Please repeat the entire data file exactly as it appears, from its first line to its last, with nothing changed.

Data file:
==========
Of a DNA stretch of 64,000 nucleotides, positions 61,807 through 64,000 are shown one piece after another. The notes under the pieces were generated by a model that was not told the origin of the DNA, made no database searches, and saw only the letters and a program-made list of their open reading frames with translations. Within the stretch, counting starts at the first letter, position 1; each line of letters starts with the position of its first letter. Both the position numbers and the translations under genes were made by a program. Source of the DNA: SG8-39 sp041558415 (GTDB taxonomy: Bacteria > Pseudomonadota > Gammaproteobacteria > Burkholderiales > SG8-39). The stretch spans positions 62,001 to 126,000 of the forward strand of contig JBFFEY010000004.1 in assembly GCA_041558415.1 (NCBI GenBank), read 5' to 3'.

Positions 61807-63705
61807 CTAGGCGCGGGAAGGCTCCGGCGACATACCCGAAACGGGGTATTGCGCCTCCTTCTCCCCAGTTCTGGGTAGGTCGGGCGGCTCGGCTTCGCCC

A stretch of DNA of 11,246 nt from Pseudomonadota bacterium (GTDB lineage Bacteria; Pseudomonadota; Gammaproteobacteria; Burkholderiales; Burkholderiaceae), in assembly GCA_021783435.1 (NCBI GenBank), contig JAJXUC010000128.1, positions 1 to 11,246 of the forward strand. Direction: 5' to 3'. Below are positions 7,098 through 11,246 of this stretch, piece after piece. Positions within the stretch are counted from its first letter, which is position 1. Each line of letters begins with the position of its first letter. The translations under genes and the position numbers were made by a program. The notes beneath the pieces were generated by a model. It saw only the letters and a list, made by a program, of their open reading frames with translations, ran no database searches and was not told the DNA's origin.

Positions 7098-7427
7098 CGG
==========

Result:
Of a DNA stretch of 64,000 nucleotides, positions 61,807 through 64,000 are shown one piece after another. The notes under the pieces were generated by a model that was not told the origin of the DNA, made no database searches, and saw only the letters and a program-made list of their open reading frames with translations. Within the stretch, counting starts at the first letter, position 1; each line of letters starts with the position of its first letter. Both the position numbers and the translations under genes were made by a program. Source of the DNA: SG8-39 sp041558415 (GTDB taxonomy: Bacteria > Pseudomonadota > Gammaproteobacteria > Burkholderiales > SG8-39). The stretch spans positions 62,001 to 126,000 of the forward strand of contig JBFFEY010000004.1 in assembly GCA_041558415.1 (NCBI GenBank), read 5' to 3'.

Positions 61807-63705
61807 CTAGGCGCGGGAAGGCTCCGGCGACATACCCGAAACGGGGTATTGCGCCTCCTTCTCCCCAGTTCTGGGTAGGTCGGGCGGCTCGGCTTCGCCC

A stretch of DNA of 11,246 nt from Pseudomonadota bacterium (GTDB lineage Bacteria; Pseudomonadota; Gammaproteobacteria; Burkholderiales; Burkholderiaceae), in assembly GCA_021783435.1 (NCBI GenBank), contig JAJXUC010000128.1, positions 1 to 11,246 of the forward strand. Direction: 5' to 3'. Below are positions 7,098 through 11,246 of this stretch, piece after piece. Positions within the stretch are counted from its first letter, which is position 1. Each line of letters begins with the position of its first letter. The translations under genes and the position numbers were made by a program. The notes beneath the pieces were generated by a model. It saw only the letters and a list, made by a program, of their open reading frames with translations, ran no database searches and was not told the DNA's origin.

Positions 7098-7427
7098 CGG